Parent Talk: Words That Empower, Words That Wound

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Personal Power Press, 1998 - Family & Relationships - 285 pages
By reading this book, parents can find out the ten best and the ten worst things they can say to their children. Learn: how some parents inadvertently create learned helplessness in their children; why 'no' can be a complete sentence; what to say if your child whines, "I can't," or "I don't want to"; fifteen things parents say to guilt-trip youngsters and why that's not helpful communication; why the notion that praise builds self-esteem is a myth and what to do about it; why it's not a good idea to force your child to say, "I'm sorry"; the average number of times a parent reminds a child to pick up his room before taking action; how we can attribute theory to our language patterns to help our child feel a greater sense of personal power; and how to use parent talk to eliminate whining, tattling, or any other negative behavior.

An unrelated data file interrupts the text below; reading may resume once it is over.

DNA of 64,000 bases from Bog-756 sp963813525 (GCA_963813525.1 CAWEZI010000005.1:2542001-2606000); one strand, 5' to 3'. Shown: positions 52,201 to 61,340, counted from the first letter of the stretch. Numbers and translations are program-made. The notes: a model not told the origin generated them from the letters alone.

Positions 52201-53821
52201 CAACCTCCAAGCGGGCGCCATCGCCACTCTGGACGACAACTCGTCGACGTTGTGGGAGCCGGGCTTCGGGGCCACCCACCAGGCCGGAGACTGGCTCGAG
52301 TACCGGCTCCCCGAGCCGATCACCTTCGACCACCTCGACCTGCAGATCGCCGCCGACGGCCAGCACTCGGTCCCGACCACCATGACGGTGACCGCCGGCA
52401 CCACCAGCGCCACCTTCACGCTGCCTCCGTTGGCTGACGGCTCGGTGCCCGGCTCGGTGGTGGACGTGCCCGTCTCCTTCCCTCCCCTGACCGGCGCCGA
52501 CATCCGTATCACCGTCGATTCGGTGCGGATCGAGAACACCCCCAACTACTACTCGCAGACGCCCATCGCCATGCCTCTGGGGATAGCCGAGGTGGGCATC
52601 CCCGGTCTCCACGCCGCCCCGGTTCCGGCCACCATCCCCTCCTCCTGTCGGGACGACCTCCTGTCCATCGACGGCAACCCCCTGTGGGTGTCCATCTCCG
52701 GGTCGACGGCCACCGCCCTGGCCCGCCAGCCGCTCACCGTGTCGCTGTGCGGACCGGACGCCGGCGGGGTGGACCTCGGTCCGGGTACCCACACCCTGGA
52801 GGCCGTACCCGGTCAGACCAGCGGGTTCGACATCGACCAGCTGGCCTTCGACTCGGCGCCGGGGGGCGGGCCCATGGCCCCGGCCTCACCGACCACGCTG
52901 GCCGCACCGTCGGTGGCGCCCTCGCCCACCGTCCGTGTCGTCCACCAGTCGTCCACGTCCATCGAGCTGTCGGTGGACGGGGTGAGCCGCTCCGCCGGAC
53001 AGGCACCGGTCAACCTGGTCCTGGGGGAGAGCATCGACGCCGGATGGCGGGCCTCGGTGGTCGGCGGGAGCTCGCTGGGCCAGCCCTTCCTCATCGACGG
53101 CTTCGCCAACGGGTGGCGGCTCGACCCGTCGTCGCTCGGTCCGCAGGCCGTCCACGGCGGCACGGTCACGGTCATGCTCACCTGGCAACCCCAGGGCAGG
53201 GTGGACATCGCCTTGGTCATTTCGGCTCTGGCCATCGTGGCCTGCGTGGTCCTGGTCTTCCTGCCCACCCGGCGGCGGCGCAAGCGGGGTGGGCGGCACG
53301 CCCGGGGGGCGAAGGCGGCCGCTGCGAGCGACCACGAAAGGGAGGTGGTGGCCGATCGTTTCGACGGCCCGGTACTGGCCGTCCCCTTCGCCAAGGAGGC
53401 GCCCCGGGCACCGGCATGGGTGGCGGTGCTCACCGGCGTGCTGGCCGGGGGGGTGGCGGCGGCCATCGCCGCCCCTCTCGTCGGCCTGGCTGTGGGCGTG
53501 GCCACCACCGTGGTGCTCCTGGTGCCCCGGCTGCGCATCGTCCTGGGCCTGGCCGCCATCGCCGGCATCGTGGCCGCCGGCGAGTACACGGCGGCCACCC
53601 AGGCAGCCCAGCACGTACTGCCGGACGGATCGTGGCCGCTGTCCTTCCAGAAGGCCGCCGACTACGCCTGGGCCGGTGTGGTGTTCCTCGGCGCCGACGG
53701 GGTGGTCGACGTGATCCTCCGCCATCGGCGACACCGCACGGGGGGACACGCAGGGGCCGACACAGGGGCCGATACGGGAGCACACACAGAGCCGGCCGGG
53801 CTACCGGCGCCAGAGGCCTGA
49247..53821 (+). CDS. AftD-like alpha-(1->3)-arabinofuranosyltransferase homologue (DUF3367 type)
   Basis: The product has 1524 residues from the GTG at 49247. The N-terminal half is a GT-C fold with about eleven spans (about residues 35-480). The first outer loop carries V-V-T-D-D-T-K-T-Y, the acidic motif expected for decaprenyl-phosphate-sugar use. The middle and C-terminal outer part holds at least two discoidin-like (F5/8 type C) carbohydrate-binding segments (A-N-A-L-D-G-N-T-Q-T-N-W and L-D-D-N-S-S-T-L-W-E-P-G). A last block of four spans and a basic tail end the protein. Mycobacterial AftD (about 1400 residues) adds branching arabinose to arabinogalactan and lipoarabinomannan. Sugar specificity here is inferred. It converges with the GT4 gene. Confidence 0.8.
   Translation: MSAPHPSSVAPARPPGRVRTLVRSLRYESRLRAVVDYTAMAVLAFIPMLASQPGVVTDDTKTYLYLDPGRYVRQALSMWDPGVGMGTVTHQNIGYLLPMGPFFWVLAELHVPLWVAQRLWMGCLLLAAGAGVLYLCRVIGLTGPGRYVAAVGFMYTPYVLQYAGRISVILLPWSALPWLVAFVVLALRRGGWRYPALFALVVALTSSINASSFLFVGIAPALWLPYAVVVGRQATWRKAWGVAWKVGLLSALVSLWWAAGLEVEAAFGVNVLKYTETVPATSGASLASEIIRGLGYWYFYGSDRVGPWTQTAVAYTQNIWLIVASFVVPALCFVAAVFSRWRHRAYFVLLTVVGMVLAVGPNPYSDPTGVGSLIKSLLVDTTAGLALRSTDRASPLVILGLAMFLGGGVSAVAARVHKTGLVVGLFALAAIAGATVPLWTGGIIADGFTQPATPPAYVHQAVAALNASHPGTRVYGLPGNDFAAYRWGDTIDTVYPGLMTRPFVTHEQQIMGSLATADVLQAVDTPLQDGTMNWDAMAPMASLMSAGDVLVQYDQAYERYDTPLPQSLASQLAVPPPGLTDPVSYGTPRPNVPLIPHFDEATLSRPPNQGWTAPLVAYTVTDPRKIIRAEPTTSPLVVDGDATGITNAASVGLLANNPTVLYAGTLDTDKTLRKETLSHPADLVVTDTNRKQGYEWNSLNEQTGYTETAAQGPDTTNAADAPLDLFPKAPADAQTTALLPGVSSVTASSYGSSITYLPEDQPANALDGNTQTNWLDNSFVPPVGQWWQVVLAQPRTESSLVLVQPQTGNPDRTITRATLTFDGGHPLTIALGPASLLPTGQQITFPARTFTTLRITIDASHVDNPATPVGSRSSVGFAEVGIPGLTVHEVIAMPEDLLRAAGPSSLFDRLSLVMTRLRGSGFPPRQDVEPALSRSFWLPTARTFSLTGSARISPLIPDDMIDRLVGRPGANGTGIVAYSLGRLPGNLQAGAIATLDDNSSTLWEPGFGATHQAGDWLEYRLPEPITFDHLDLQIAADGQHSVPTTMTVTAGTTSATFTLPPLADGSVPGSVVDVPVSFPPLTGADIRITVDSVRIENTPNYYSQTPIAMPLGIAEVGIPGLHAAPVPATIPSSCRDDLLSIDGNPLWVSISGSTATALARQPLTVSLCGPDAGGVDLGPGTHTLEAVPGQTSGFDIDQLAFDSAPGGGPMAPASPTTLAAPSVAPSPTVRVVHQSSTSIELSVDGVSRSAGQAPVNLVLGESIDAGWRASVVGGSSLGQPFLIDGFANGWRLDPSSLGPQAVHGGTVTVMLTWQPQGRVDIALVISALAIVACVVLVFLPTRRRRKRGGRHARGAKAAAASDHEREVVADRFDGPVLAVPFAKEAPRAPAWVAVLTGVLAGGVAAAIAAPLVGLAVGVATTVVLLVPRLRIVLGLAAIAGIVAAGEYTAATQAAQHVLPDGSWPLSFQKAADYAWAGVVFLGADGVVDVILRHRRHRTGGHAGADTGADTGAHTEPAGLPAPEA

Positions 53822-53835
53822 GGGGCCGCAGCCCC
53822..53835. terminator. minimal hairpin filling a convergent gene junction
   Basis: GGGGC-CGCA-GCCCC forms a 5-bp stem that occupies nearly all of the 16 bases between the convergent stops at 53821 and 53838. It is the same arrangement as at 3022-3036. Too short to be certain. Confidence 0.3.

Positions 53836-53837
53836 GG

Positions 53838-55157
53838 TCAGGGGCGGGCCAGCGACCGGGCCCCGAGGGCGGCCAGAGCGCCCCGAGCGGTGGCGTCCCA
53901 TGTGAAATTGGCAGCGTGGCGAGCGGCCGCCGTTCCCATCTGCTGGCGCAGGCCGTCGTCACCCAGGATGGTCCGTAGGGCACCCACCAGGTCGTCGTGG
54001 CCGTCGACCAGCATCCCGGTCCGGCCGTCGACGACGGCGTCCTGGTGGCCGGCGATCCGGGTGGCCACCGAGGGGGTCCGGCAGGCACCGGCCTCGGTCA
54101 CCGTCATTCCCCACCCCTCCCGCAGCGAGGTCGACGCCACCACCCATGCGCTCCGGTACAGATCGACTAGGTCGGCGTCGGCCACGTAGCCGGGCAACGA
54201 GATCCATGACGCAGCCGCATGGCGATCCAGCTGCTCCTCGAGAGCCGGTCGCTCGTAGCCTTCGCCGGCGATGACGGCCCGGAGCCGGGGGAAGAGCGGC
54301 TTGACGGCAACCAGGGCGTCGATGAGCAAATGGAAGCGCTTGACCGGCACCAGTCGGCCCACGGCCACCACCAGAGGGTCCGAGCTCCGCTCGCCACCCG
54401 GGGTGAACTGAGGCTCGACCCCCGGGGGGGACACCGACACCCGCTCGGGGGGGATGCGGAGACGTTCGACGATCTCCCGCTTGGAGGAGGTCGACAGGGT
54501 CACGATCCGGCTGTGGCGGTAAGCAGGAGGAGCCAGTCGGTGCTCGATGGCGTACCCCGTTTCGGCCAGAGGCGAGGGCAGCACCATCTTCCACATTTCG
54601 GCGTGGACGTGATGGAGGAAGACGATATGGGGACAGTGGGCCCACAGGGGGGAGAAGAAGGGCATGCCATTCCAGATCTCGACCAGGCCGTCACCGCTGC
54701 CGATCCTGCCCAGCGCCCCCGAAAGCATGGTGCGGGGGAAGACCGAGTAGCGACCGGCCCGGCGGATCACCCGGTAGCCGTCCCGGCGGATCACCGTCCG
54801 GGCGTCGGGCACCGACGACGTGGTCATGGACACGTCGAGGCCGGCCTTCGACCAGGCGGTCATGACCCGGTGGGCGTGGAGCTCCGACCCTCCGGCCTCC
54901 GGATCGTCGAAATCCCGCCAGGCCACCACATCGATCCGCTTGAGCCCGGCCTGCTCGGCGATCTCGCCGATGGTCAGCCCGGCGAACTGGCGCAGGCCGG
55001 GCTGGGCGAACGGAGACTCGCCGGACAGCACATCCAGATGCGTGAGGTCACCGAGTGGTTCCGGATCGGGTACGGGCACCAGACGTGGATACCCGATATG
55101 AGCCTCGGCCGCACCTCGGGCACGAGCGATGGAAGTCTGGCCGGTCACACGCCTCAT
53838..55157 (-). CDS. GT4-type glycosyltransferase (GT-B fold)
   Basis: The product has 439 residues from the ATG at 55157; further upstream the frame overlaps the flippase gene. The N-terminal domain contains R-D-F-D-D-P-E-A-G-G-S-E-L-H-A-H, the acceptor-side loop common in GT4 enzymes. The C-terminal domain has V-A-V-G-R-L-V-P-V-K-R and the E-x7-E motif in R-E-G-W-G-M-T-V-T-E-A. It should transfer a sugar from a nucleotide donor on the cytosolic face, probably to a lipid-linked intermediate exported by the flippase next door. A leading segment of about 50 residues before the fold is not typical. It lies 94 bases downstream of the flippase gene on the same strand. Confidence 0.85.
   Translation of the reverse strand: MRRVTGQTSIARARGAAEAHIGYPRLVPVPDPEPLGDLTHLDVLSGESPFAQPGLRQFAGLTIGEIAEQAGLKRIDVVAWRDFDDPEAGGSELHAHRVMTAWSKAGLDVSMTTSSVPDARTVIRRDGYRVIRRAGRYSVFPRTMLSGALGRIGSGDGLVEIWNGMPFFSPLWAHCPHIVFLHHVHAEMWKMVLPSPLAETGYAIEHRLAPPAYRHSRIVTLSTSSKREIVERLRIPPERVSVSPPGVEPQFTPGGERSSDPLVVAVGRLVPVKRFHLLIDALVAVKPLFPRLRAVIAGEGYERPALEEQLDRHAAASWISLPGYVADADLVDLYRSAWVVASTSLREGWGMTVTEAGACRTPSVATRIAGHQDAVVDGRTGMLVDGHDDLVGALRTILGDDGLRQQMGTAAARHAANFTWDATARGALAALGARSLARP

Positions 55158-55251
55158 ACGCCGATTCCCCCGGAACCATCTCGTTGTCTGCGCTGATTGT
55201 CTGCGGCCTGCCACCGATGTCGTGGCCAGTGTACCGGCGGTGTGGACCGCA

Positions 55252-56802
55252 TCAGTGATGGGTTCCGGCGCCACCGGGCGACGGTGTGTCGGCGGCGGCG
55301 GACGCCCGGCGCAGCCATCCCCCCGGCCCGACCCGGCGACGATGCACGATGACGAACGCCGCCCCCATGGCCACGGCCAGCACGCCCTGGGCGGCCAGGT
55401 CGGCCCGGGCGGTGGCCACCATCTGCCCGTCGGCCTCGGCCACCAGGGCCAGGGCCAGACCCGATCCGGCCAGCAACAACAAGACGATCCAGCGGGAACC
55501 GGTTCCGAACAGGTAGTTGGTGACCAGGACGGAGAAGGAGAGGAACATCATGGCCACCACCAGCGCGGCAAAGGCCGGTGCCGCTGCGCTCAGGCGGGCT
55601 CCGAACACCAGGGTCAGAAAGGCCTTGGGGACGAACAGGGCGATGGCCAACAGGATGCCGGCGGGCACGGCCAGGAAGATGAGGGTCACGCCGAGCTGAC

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Parent talk: how to talk to your children in language that builds self-esteem and encourages responsibility

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Language acquisition isn't just a toddler's job: Moorman takes parenting common sense--the notion that affirming, loving speech is crucial to a child's growth and self-esteem--to the level of a"skills ... Read full review


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About the author (1998)

Chick Moorman is an inspirational speaker who has addressed more than 300,000 parents and educators. Director of the Institute for Personal Power, he lives in Merrill, Michigan.

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